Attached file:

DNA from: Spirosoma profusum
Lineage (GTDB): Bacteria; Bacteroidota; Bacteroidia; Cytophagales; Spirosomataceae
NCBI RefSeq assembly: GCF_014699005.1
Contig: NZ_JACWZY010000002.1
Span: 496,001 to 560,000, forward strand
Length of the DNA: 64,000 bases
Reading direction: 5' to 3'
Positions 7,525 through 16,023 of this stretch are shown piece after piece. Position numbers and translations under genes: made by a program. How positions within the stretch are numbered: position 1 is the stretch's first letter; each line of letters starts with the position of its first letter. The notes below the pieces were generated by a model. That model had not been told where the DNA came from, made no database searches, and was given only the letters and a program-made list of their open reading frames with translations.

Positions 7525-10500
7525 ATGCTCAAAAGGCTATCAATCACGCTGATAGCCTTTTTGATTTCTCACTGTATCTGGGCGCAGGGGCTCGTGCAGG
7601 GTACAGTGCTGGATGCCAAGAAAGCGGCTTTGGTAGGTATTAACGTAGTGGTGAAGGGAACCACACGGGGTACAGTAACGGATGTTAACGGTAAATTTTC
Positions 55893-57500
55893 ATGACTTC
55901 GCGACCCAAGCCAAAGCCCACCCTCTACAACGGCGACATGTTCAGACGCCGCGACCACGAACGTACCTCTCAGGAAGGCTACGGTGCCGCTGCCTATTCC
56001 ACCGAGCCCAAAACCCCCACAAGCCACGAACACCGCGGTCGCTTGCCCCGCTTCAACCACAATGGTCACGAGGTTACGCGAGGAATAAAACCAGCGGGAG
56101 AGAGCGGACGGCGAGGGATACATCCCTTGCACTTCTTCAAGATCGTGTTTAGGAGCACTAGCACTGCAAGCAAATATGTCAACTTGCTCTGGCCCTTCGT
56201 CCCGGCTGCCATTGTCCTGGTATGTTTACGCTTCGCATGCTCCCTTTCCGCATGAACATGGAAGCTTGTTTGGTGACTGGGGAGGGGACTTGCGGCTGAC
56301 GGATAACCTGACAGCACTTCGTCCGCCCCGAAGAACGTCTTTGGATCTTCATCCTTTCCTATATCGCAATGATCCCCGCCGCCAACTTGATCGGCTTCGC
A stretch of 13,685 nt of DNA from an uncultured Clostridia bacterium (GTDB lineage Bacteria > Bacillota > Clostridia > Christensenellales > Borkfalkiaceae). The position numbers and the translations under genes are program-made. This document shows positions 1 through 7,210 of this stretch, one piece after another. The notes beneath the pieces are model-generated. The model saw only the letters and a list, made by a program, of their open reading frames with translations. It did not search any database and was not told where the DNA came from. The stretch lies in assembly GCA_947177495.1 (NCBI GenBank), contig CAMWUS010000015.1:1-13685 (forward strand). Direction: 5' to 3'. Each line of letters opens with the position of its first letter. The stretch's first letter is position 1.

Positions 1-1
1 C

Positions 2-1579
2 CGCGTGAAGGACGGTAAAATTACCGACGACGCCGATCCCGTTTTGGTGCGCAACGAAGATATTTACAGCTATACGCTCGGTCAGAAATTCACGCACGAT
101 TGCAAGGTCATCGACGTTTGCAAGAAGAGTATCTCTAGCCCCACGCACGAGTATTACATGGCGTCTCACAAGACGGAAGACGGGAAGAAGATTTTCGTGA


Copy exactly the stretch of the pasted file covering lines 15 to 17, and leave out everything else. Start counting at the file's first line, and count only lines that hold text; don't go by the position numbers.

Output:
56001 ACCGAGCCCAAAACCCCCACAAGCCACGAACACCGCGGTCGCTTGCCCCGCTTCAACCACAATGGTCACGAGGTTACGCGAGGAATAAAACCAGCGGGAG
56101 AGAGCGGACGGCGAGGGATACATCCCTTGCACTTCTTCAAGATCGTGTTTAGGAGCACTAGCACTGCAAGCAAATATGTCAACTTGCTCTGGCCCTTCGT
56201 CCCGGCTGCCATTGTCCTGGTATGTTTACGCTTCGCATGCTCCCTTTCCGCATGAACATGGAAGCTTGTTTGGTGACTGGGGAGGGGACTTGCGGCTGAC